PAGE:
• senses are the origins of the mind
  • classroom as a social continuation of the ideal family
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Steiner (1861 - 1925)

Steiner (1861-1925)

  • Waldorf schools began in 1919
  • education of a child should be a combination of spiritual, emotional, physical and intellectual aspects
  • aesthetic environment in school that connects with the universe
  • care for the environment and nourishment of the senses
  • creative, artistic experiences through domestic and artistic activities
  • child-initiated free play
  • development of healthy will activity
  • protection of gratitude, reverance and wonder
  • rhythm, repetition and routine
  • child at centre
  • develop in 3 stages;
  • 0-7 - preoccupied with themselves
  • 7-14 - affective stage based on emotions
  • 14-20 - cognitive stage or intellect
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Steiner (1861 - 1925) Continued

Steiner (1861 - 1925) Continued

  • environment should be simple using natural wood and good architecture, clean and simple, beautiful, calming colours, soft material diffusing light at window, toys made out of natural materials
  • a nourshing environment inside and outside engages the senses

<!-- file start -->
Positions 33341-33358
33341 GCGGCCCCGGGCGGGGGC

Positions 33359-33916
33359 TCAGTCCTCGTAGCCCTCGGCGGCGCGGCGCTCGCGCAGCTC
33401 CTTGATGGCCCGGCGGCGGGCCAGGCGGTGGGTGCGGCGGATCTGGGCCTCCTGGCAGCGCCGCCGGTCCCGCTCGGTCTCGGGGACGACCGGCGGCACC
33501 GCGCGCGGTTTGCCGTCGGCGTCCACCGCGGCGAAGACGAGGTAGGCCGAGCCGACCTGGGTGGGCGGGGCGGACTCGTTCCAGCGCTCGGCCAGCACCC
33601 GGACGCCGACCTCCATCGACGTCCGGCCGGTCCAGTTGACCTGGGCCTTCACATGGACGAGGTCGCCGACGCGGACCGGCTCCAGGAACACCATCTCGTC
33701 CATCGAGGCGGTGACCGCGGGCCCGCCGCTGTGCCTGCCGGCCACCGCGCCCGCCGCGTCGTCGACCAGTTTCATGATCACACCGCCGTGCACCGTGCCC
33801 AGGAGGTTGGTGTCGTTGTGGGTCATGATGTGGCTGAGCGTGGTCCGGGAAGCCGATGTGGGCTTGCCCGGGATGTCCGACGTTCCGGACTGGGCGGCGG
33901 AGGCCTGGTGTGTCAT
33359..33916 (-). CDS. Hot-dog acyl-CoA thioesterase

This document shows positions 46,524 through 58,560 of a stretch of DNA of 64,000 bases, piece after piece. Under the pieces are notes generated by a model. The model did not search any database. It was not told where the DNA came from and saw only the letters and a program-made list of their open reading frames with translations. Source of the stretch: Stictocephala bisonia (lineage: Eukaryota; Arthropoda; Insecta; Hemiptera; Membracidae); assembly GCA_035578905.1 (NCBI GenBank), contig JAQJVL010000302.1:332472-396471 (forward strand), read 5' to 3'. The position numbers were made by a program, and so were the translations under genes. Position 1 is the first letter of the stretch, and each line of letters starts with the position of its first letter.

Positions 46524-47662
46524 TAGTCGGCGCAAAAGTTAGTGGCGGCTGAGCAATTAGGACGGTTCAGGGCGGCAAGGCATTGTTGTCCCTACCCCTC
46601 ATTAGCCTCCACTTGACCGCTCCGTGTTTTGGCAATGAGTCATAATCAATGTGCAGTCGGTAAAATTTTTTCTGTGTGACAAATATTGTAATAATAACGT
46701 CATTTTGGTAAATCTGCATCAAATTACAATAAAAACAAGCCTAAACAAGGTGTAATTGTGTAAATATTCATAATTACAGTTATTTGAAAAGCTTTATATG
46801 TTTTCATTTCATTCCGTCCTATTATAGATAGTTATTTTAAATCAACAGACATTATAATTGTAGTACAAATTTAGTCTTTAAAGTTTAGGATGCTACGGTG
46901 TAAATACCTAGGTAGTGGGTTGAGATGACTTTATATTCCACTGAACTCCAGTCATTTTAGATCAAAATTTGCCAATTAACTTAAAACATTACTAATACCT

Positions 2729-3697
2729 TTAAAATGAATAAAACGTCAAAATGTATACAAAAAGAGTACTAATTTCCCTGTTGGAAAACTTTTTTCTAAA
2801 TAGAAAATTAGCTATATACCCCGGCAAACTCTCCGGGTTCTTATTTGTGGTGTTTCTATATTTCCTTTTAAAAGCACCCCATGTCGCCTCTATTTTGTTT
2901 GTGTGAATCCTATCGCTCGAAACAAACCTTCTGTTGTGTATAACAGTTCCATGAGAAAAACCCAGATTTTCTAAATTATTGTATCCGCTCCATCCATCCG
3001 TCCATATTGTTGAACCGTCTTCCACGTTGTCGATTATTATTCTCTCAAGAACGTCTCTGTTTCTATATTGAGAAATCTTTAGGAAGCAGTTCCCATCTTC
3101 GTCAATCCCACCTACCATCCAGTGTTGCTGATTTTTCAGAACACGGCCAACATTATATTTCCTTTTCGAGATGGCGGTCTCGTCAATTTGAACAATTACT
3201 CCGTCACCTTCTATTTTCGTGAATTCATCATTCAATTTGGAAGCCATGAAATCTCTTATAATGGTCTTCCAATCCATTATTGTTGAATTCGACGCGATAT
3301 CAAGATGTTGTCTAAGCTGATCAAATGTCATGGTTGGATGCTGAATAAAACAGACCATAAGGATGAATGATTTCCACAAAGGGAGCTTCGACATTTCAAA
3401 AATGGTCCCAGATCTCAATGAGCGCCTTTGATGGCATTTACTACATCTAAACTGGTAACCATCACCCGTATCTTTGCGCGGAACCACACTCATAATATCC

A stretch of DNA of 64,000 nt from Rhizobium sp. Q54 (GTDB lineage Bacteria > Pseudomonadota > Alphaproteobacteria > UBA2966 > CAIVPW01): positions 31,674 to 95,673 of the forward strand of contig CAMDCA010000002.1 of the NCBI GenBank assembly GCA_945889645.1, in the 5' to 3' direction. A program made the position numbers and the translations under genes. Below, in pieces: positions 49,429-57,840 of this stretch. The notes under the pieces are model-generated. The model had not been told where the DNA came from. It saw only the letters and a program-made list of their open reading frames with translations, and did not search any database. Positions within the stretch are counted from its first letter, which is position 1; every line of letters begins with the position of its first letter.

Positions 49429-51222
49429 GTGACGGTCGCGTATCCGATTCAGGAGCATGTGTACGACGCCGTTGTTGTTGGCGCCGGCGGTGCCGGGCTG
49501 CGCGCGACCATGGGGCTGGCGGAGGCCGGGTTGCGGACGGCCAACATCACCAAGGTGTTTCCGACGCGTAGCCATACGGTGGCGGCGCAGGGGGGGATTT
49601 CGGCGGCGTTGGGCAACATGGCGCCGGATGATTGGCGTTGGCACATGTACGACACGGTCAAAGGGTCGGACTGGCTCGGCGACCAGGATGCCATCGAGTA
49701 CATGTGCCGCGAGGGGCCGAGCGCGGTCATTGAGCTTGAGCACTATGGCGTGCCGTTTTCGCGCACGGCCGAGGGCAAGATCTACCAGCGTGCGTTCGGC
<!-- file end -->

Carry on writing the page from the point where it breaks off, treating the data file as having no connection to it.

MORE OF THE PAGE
• wanted to connect inwardness of man to inwardness of universe
  • play - practical, daily life activities (baking bread, planting), artistic activities (singing, drama, musical instruments), imaginative and creative play (symbolic, pretend, socio-dramatic), additional activities (language, movement activities)
  • teacher - central importance, role model
  • teacher must display competence in music, art, storytelling and languages - thinker, poet, artisti, scientist, musician, environmentalist
  • stay with same class from reception to year 6 - after age 8 some specialist teachers are used for particular subjects
  • relationships are of central importance
  • legacy: 893 schools in 32 countries
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Montessori (1870 - 1952)

Montessori (1870 - 1952)

  • hospital work on nervous disorders, intellectual disorders
  • set up on school in Rome - 'casa dei bambini'
  • in a Montessori classroom children can achieve self-discipline and freedom for their own development when provided with the appropriate environment and materials to explore - should have a choice of what and how to do things